The idea of a “system of systems” was first proposed by the United States and endorsed by the eight largest industrialized nations at a summit meeting last summer in Washington, D.C. The effort “is government-led but science-driven,” says Rob Adam, director-general of South Africa's Department of Science and Technology and co-chair of an ad hoc group set up after last year's summit.

Despite the slew of unresolved issues, participants at the second summit are satisfied with the plan they have adopted. “It seems a simple paper,” says Achilleas Mitsos, director-general for research at the European Commission. But behind the parchment lies a significant amount of work, he says, and the hope that it “will lead to action and not just wishful thinking.”

5. PUBLIC HEALTH

# Reorganization Plans Roil Staff Scientists at CDC

1. Jocelyn Kaiser

Over the past month, anxiety mounted at the Centers for Disease Control and Prevention (CDC) in Atlanta as Director Julie Gerberding floated options for overhauling the agency. Staff were relieved last week when Gerberding chose a plan that largely preserves the $6.5 billion agency's current structure but brings disparate units under joint management. Still, some CDC scientists say Gerberding paid lip service to their suggestions and instead rolled out a corporate model for CDC that may not be appropriate for a public health agency. Gerberding dismisses the grumbling as part and parcel of a reorganization, the first at CDC in over 20 years. “I would be worried if people were not apprehensive,” she says. Some concerns—such as a rumored reallocation of research funds—are unfounded, she says: “Nothing is likely to change very much for the intramural scientists at CDC.” But scientists themselves aren't convinced. Their biggest gripe is that the plan, called the Futures Initiative, is couched in vague “business-speak” that nobody understands, several staffers say. They feel it was developed top-down, without the support of rank-and-file staff. “People really do think it's being rammed down their throat,” says Frank Bove, an epidemiologist in CDC's Agency for Toxic Substances and Disease Registry. And the plan comes at a time when morale is especially low. Scientists have been reluctant to speak up for fear of retribution. “The level of apprehension is astounding,” says one staffer. Gerberding says that new global challenges in the past 2 years, such as the anthrax scare and last year's outbreak of the SARS virus, required the staff to work across the agency—and they exposed weaknesses in CDC's management structure. Add to that CDC's mission to prevent chronic health problems, such as the rise in obesity, and it became clear that the agency needs more “agility and speed and impact,” she told Science. Gerberding launched the Futures Initiative last June by surveying CDC staff and so-called customers, such as state public health officers. Her team came up with two “overarching goals”: health promotion, or prevention of disease; and preparedness for outbreaks. On 1 April, the team also unveiled three possible “design prototypes” for the agency. Summarized in diagrams, these plans provoked howls of protest. An e-mail from the Global Immunization Division complained, for example, of “few understandable concepts to which we can respond.” In response to the concerns, Gerberding announced on 19 April that she is going with the “least disruptive” plan. She will retain all 11 divisions but cluster them under shared leadership where appropriate—grouping, for example, the three infectious-disease centers. Quelling another rumor that had drawn protest from outside CDC, she will not abolish CDC's Office on Smoking and Health, says CDC spokesperson Tom Skinner. Even so, staff remain nervous about Gerberding's still-sketchy plan, especially the introduction of two new elements—a “marketing function” and agencywide goals with yardsticks for measuring success. Even Gerberding notes that her timing is not ideal; the agency “is experiencing a lot of stress” from global disease outbreaks, she says. Many senior scientific staff are leaving, in part because of Department of Health and Human Services (HHS) requirements that some CDC staff be ready to deploy on missions (Science, 3 October 2003, p. 49). Outside the agency, there is “concern that CDC is losing its edge,” says epidemiologist Tom Novotny, a former HHS official now at the University of California, San Francisco. CDC virologist James LeDuc, who thinks the problem is “semantics,” predicts that, “by and large, it's going fine.” But whether Gerberding can clearly enunciate to the rest of her staff what direction CDC is heading—and win their support—is yet to be seen. 6. NATURAL DISASTERS # Farsighted Report on Flooding Augurs Economic Waterloos 1. Daniel Clery CAMBRIDGE, U.K.—The annual cost of damage from floods in the United Kingdom could soar to about$48 billion—20 times the current figure—in the coming decades if drastic steps are not taken to deal with the threat, says a wide-ranging report commissioned by the government. The Foresight report on Future Flooding gazed up to 100 years into the future, taking into account factors such as climate change, economic growth, and urbanization. The main message: The status quo of flood defenses is not good enough. “It's quite a dire picture,” says the report's lead expert, Edward Evans, a water engineer at the University of Glasgow. “We can't go on building walls higher.”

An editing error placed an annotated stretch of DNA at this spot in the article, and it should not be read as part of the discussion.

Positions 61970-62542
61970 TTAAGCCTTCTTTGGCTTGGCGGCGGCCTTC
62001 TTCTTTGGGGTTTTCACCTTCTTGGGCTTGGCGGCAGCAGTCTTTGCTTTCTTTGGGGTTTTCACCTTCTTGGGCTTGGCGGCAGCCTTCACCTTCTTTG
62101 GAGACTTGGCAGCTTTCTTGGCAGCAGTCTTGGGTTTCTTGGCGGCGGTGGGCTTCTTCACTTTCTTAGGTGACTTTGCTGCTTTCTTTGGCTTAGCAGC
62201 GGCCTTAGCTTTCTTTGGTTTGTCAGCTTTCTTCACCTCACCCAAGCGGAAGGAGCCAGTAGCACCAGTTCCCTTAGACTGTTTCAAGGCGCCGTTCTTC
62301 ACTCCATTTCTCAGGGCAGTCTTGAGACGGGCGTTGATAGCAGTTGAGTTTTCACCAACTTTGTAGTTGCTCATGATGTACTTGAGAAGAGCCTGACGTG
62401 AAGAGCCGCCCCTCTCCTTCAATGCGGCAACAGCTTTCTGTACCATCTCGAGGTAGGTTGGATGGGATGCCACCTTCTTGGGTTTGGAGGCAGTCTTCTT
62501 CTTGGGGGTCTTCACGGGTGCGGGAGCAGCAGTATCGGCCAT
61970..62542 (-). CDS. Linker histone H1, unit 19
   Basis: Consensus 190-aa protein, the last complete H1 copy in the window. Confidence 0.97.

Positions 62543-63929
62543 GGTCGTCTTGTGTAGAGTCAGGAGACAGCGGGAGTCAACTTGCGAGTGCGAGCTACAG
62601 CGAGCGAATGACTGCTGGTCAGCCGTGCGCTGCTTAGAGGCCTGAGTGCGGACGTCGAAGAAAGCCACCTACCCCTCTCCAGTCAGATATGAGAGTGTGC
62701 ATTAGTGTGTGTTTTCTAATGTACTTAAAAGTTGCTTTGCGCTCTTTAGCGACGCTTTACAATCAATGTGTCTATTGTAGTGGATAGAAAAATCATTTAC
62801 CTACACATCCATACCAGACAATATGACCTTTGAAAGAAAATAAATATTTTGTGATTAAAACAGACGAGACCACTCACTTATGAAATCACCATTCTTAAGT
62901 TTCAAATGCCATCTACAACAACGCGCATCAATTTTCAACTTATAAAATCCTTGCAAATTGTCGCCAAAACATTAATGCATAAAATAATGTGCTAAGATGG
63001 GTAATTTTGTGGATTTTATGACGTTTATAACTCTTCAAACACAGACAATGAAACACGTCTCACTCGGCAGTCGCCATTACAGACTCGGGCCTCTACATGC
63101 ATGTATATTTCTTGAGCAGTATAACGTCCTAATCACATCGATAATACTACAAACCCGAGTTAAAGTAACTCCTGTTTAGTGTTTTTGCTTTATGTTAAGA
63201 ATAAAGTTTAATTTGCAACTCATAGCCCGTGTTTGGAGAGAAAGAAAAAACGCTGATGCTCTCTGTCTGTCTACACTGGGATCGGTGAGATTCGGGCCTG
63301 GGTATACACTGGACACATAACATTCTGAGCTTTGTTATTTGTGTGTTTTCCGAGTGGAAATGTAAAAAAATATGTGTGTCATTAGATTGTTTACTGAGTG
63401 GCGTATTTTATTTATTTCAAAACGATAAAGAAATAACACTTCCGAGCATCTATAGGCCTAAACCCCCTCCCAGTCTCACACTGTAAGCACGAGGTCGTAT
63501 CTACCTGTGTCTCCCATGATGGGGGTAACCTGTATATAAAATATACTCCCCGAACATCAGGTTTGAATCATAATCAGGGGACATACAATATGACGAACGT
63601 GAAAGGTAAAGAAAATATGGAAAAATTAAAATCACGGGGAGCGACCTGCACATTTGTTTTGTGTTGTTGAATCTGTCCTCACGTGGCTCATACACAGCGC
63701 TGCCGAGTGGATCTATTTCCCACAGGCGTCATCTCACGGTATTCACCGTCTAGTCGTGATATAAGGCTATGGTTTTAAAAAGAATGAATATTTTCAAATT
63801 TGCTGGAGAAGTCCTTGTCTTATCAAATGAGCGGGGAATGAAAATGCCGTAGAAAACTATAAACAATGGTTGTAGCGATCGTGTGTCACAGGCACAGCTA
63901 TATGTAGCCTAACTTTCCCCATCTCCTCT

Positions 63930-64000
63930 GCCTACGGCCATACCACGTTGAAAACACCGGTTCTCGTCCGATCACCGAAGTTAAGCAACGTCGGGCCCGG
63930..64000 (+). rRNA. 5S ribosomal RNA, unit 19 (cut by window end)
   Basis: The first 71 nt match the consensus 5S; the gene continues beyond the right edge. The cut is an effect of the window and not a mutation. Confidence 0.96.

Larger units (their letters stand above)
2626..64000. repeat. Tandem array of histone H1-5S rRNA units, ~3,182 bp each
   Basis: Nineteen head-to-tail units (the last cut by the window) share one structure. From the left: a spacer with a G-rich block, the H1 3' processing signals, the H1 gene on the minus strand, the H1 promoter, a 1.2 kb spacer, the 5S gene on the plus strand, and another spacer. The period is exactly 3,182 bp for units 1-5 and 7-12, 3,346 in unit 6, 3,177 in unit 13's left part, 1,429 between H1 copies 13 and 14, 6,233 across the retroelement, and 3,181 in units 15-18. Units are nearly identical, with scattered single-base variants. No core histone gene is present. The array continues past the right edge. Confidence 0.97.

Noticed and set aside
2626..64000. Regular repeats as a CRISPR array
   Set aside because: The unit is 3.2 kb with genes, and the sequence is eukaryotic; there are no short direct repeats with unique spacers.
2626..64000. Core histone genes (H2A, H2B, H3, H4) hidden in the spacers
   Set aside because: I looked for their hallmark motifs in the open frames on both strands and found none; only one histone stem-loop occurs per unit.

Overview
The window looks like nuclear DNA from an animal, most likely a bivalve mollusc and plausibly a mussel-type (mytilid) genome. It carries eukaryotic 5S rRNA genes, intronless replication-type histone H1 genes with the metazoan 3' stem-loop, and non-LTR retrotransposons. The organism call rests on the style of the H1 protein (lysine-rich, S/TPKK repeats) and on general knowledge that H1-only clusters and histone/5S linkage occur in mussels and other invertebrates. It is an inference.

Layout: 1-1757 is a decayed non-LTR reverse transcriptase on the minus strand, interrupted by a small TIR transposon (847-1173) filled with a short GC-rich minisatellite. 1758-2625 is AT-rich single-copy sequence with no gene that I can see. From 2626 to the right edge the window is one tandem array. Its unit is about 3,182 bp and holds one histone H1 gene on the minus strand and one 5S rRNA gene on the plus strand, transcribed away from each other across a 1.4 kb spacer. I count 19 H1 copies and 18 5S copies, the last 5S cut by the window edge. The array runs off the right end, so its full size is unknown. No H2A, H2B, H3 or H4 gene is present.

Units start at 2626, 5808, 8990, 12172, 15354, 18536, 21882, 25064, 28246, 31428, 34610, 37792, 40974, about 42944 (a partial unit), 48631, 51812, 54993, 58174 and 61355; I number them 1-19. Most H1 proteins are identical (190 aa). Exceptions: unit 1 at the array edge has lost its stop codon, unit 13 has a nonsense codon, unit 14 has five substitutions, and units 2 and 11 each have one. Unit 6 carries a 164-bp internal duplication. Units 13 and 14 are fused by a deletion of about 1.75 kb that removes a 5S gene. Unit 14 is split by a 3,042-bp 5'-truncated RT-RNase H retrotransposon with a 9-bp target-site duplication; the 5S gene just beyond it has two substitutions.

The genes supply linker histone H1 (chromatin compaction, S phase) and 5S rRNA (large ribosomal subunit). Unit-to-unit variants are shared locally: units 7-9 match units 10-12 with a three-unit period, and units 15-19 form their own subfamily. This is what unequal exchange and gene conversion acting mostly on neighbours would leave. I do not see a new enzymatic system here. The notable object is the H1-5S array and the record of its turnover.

Drawing on the expertise of 60 researchers, the pioneering report forecasts floods according to four socioeconomic scenarios ranging from “world markets,” marked by a surging global economy and high greenhouse gas emissions, to “local stewardship” involving greater community involvement and environmental awareness. Factors driving elevated risk include rising sea levels and extreme weather events associated with climate change; urbanization, which could put more housing in flood-prone areas and increase rainwater runoff; and regulations that restrict flood defenses.